Interracial Marriage: More Accepted, Still Growing
Professor Ralph Richard Banks spoke with Sharon Jayson of USA today about his new book, "Is Marriage for White People? How the African American Marriage Decline Affects Everyone" and how "black women are at a power disadvantage."
The dating message Kelsi Hasden got from her parents was more than tolerant.
"It was always clear that pretty much anybody from any racial background would be acceptable," she says. Her mother is white, and her father is black.
"I'm pretty dark-complected. A lot of people think I'm Hispanic," says Hasden, 26, of Jacksonville, who last year married Brian Hasden, 28, who is white.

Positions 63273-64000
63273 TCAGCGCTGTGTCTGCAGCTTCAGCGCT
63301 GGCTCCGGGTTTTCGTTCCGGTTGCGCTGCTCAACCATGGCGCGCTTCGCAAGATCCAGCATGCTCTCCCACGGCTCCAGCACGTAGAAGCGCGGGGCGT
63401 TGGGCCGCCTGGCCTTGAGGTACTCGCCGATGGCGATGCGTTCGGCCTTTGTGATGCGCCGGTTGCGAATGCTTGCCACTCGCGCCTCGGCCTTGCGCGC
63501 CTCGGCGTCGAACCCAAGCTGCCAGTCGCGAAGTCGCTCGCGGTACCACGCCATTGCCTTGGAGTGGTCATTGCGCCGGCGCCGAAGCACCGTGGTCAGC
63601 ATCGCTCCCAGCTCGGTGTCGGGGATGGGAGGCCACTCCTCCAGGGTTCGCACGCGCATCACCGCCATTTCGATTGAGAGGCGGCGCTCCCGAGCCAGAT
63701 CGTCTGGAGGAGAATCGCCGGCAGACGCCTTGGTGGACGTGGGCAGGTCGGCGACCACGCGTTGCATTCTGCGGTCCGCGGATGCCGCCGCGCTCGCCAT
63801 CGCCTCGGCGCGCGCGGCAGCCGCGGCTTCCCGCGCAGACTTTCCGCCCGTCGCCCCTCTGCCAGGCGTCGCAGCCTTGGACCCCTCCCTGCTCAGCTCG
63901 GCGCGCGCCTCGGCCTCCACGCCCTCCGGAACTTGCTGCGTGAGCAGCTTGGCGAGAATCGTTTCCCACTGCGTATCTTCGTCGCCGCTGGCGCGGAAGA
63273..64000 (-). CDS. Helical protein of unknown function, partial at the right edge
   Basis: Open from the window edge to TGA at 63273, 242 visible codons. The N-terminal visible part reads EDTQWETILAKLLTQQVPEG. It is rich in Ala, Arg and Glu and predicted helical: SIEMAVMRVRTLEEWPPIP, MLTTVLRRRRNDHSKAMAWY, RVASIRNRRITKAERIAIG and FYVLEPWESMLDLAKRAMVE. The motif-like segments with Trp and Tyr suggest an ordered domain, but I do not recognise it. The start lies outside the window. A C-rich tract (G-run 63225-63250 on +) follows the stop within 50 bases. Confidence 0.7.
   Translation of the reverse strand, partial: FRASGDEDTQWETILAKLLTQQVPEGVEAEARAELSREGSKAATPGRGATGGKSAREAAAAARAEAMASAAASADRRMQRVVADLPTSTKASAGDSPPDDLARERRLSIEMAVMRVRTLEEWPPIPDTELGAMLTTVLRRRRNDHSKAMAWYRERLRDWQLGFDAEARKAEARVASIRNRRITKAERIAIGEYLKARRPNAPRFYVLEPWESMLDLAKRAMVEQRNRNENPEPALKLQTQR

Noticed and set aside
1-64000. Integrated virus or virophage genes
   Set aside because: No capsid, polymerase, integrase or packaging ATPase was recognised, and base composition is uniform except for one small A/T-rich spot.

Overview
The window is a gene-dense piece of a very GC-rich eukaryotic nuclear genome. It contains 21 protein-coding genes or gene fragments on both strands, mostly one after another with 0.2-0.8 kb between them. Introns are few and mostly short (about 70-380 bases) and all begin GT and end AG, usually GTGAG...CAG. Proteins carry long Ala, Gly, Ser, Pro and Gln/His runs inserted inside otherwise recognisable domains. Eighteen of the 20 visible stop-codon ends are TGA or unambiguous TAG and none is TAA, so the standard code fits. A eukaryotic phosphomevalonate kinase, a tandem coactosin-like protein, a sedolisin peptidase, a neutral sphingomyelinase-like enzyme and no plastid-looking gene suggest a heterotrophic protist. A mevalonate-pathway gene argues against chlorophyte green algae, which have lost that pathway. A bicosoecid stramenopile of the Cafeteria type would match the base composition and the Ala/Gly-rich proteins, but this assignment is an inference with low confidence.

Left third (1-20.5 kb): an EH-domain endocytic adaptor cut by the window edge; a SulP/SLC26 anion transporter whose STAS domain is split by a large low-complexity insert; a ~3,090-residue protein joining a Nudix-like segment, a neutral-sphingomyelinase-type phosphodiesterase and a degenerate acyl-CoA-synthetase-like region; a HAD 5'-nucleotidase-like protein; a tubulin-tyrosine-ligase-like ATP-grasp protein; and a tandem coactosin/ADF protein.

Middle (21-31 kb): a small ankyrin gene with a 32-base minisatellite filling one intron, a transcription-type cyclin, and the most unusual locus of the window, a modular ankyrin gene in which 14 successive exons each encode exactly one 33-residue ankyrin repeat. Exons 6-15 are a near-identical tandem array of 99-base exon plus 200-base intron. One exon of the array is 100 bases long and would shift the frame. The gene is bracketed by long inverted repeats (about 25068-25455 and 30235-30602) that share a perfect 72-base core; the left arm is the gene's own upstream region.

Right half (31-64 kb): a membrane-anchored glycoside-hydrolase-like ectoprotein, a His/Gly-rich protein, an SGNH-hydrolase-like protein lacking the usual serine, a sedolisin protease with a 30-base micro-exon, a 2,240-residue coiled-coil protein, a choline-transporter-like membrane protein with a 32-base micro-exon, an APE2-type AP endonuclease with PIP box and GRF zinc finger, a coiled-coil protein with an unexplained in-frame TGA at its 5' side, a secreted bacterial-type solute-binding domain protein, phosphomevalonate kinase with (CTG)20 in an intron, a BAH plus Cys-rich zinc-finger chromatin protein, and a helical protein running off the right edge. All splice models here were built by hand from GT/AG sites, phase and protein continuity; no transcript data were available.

"I've dated black guys, white guys, Hispanics," she says. "Race, color, how people identify doesn't really cross my mind."
More black women should look across color lines for partners, as black men have, suggests Stanford University law professor Ralph Richard Banks, author of Is Marriage for White People? out in September.
The pool of black men is smaller than the pool of black women, he says, because many black men of prime marriage age are incarcerated and lag behind black women educationally, which affects earning potential and makes them less desirable partners.
"Relationships may be about love and devotion, but they form in a market. In the African-American relationship market, men have a lot more options. The more options you have, the more power you have," Banks says. "Black women are at a power disadvantage."